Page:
At the time, he was staying in Southport, where he was photographing commercial fishermen and women mainly in the town’s two largest fisheries, the menhaden industry and the shrimp industry.
However, one day he also accepted an invitation to join a boating excursion across the Cape Fear River to Bald Head Island.
Today Bald Head Island is home to a sprawling beach resort, as well as a lovely wildlife preserve. At that time, though, the island was uninhabited, except for the likes of wild hogs and goats.
The wild hogs and goats roamed the island’s palmetto groves and live oak forests, looking askance no doubt at the fishermen, hunters and beachgoers that occasionally showed up.
Farrell did not expect to find commercial fishermen on the island that day. However, when he and his group arrived on the island, he discovered a crew of mullet fishermen at work. They were fishing on the ocean beach, not the river side of the island, quite likely on the same stretch of seashore and in much the same way as their families had been doing for generations.
(Mullet crews tended to be territorial, to say the least, and one did not tread on another crew’s beach lightly. Once a clan of fishermen claimed a beach, they often kept it for generations.)
Better known locally as “jumping mullet” or “bug-eye mullet” (for obvious reasons when you get to know them), striped mullet made up one of the most important saltwater fisheries on the North Carolina coast all the way from the late 1700s to World War II.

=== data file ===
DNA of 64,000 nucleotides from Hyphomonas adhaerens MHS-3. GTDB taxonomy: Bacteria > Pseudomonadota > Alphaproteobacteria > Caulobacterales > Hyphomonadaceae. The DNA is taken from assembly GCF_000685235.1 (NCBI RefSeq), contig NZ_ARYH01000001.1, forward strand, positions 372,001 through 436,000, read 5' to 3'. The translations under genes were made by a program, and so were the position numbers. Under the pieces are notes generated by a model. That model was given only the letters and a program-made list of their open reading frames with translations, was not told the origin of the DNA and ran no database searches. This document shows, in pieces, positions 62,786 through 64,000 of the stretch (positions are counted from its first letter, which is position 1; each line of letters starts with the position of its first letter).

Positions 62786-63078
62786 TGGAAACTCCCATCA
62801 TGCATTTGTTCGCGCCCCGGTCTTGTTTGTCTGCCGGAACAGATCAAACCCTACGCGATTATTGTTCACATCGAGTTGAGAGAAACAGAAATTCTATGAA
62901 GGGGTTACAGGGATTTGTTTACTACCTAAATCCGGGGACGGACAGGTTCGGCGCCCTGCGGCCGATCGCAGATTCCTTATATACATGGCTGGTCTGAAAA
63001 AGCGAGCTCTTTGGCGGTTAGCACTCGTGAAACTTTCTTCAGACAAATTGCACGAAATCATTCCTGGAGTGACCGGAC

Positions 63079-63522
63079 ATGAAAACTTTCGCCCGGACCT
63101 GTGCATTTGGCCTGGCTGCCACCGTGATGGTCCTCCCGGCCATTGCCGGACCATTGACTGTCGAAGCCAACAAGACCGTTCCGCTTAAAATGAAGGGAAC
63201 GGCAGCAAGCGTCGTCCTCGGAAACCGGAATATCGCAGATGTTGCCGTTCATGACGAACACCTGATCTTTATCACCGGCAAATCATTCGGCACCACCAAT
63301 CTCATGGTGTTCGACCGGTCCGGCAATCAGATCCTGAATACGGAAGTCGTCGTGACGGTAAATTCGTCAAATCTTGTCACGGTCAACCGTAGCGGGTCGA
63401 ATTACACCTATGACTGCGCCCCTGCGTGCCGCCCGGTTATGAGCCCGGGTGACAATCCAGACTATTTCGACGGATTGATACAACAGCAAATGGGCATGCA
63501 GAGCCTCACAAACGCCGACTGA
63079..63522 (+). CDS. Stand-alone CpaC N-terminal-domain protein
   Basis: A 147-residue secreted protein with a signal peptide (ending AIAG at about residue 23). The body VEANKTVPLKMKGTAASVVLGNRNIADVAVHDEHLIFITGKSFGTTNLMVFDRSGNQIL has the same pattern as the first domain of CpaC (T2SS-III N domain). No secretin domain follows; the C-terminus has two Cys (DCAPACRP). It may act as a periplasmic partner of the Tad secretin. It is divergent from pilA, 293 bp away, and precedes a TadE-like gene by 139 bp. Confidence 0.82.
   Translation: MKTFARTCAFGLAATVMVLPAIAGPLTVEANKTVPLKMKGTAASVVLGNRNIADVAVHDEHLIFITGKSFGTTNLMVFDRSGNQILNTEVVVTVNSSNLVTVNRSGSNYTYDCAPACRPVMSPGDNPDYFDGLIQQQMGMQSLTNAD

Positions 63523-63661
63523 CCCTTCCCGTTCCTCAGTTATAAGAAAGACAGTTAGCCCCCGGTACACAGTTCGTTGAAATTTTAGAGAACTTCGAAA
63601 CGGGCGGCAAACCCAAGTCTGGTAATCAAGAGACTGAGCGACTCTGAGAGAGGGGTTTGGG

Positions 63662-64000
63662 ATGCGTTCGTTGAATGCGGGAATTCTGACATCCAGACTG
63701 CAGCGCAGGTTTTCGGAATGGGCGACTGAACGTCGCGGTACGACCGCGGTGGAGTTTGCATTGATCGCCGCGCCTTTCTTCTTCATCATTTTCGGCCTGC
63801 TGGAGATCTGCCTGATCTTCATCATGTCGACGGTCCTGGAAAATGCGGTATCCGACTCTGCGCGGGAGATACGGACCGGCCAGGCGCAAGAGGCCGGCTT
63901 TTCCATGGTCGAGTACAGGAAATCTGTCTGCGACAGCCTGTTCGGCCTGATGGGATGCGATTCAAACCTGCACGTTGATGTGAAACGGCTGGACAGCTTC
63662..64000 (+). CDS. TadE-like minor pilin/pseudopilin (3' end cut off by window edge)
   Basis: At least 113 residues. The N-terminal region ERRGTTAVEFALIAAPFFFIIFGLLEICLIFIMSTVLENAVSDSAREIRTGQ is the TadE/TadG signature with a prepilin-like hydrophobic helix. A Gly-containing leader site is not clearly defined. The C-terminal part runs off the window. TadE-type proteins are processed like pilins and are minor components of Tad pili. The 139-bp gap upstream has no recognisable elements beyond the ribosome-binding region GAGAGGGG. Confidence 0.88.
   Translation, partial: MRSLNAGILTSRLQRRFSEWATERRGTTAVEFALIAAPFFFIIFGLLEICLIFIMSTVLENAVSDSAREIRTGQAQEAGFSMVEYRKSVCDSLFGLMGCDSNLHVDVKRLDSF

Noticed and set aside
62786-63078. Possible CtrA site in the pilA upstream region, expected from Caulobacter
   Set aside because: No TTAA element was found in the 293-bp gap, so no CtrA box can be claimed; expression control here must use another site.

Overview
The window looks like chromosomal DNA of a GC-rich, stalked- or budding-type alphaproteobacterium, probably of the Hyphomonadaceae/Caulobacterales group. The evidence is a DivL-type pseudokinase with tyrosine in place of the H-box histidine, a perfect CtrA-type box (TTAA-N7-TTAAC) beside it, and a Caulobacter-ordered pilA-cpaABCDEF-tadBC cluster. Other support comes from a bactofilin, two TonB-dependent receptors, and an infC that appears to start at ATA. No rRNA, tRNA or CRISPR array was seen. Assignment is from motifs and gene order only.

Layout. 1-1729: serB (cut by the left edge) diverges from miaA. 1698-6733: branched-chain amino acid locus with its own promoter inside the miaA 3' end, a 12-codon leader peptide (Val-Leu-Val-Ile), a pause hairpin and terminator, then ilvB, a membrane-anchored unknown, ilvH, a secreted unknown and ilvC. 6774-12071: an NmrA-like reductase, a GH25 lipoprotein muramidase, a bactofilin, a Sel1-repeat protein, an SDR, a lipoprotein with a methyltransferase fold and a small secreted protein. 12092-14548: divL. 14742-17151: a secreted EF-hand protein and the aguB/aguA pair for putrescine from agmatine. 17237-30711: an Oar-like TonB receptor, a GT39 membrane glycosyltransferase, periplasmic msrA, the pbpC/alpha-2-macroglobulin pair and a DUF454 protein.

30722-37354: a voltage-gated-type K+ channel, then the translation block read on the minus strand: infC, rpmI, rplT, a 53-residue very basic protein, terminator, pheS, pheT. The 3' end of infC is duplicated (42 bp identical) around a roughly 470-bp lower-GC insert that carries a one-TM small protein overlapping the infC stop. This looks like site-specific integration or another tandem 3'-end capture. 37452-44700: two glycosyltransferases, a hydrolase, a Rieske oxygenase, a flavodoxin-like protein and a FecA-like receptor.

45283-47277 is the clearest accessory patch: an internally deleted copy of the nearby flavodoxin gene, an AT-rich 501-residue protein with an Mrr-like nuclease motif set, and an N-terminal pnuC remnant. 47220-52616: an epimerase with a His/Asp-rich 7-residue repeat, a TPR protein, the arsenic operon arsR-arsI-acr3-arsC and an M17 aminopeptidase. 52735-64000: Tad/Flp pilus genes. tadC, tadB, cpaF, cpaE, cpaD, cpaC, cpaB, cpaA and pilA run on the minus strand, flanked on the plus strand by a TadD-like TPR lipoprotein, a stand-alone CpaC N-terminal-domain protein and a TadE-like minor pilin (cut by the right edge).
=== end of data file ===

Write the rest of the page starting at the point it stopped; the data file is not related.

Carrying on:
That was due partly to the incredible abundance of striped mullet in the waters just offshore the state’s barrier islands, particularly between Cape Lookout and the South Carolina border.
The striped mullet fishery also flourished because the fish take so well to being preserved with salt. Salting was the only method for preserving fish that was used extensively on the North Carolina coast prior to the introduction of mechanical ice making and refrigeration.
Particularly in the late 1800s and early 1900s, North Carolina’s fish dealers shipped vast quantities of salt mullet across the Eastern Seaboard. Kegs of salt mullet were also a staple in local pantries and winter storehouses.
On Bald Head Island, Farrell learned that the mullet fishing crew there came from Varnamtown, a fishing village 12 miles to the west in the tidal waters of the Lockwood Folly River.
Most — and maybe all — of the mullet fishermen at Bald Head Island that day were members of the Varnam clan — if not Varnams, they were likely cousins by marriage or other distant relatives.
The Varnams were a tough lot, by reputation, and some of the best known fishermen, vessel captains and boatbuilders on that part of the coast.
Like so many of the old fishing families, the Varnams (sometimes spelled “Varnums”) came to the North Carolina coast from a maritime part of New England. In their case, Sagadahoc County, Maine. The first Varnam settled on the banks of the Lockwood Folly River not long before the Civil War.
The first Varnam to come south, Roland Varnam, is said to have met a Native American woman, Sarah Jane Pridgen, when he arrived. The couple married and settled down by the shore and raised a family.
Over the generations, the Varnams stuck to the water: fishing, carrying freight and going to sea. Even into the early 1900s, the Varnams were building wooden sailing vessels, some of them for fishing and others for hauling freight between the little villages of Brunswick County and Wilmington.